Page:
February 22, 2008

Fossils Found of Earliest Rabbit Relative

The oldest fossils to date of early rabbit relatives were recently unearthed. These specimens, which are 53 million years old, are tiny ankle bones which are clearly adapted to running.

These fossils belong to lagomorphs, a group which currently includes rabbits, hares and pikas. Prior to this finding which is published in the journal Proceedings of the Royal Society B: Biological Sciences, the oldest known lagomorphs dated to around 48 million years ago.

The ankle bones which were found in clay beds in Gujarat, central India, make an important evolutionary suggestion: rabbit-like creatures have existed in their distinct form in Asia for at least 53 million years, which is much longer than previously thought, and that some portion of their evolution took place in India. The location and age of these fossils suggest that they are from the time period during which India and Asia collided.

These fossils date back to an important period, the early part of the Eocene Epoch, which is when mammals began to diversify into their present forms. The anatomical features of these ankle bones suggest this early diversification, much earlier than previously assumed.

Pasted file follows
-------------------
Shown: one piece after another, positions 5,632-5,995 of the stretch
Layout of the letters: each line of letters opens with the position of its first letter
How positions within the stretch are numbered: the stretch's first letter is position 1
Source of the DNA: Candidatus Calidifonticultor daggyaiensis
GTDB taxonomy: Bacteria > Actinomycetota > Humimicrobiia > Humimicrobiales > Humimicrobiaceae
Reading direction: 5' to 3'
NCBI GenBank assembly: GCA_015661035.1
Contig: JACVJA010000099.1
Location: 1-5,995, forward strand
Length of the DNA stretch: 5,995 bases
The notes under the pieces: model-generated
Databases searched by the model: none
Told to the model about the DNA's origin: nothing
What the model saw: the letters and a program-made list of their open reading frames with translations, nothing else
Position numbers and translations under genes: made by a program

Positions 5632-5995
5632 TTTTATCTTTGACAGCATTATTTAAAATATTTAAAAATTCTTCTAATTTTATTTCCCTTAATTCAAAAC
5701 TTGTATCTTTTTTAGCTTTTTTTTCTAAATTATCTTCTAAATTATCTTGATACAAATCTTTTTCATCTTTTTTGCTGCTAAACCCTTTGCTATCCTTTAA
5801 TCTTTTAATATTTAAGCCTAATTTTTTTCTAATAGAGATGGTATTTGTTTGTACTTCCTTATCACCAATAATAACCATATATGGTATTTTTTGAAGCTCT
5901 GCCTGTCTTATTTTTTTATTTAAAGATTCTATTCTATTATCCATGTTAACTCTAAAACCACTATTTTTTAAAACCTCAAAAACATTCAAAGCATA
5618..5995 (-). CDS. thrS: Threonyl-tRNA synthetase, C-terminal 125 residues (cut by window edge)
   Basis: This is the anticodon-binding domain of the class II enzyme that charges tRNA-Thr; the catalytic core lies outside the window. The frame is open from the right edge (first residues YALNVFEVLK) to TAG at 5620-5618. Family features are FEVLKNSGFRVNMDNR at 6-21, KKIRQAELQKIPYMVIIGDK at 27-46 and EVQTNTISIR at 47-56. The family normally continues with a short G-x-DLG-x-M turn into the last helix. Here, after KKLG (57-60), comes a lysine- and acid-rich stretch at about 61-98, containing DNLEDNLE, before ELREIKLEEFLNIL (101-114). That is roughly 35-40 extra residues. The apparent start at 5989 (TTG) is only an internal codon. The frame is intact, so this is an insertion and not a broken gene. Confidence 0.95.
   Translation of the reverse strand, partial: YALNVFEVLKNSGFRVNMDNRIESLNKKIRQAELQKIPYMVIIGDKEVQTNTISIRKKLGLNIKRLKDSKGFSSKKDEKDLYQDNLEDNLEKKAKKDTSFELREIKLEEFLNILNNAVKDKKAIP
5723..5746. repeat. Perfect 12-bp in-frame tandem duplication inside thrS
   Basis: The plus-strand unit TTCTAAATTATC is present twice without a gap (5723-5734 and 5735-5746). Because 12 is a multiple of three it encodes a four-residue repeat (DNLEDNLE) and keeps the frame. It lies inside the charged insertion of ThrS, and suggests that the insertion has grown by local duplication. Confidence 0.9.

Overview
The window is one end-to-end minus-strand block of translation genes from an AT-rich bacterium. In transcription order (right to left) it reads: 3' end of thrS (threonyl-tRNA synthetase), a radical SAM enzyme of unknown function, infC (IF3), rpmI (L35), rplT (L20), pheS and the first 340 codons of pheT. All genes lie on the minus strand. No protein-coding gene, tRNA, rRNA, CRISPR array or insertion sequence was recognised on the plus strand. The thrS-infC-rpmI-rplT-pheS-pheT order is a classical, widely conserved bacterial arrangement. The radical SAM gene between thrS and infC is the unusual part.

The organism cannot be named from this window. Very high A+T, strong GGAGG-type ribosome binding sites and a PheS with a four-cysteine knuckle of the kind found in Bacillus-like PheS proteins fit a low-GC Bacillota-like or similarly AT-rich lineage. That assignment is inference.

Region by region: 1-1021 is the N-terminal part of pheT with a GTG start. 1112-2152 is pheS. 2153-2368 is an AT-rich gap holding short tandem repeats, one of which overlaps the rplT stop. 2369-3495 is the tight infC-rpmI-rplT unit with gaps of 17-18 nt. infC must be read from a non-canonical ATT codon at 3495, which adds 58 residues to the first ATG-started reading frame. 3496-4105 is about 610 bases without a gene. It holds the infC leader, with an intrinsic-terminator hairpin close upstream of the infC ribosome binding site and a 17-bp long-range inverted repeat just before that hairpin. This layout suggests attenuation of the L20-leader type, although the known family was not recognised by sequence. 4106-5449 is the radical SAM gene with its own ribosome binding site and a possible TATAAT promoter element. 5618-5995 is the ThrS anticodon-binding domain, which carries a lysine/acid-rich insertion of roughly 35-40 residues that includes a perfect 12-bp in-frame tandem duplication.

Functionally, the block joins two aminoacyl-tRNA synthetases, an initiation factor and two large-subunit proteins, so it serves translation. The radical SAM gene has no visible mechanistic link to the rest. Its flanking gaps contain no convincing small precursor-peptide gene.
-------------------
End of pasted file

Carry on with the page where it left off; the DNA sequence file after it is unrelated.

The specialization of mammals may be linked to an extreme stint of global warming nearly 55 million years ago. Over a period of less than 1,000 years global temperatures rose by 11 degrees Fahrenheit. This bout, known as the "thermal maximum", may have caused the release of ice-trapped methane gas from the sea floor, which then contributed to greenhouse warming.


Photo Caption: Calcanei of Eocene lagomorphs in (a-d) dorsal and (e-h) lateral views. Garhwal University, Srinagar, India (GU), and Institute of Vertebrate Palaeontology and Palaeoanthropology, Beijing, China (IVPP). (a,e) Left calcaneus, GU/RSR/VAS 711 from Early Eocene Vastan mine, India; (b-d, f-h) right calcanei from Middle Eocene of Shanghuang, China, IVPP 15537, 15538, 15539, respectively. ff, fibular facet; sf, sustentacular facet; PCF, posterior calcaneal facet; cf, cuboid facet, cc, calcaneal canal.


On the Net:

Proceedings of the Royal Society B: Biological Sciences

The full article can be viewed at http://journals.royalsociety.org/content/k7l678180886j05g/fulltext.html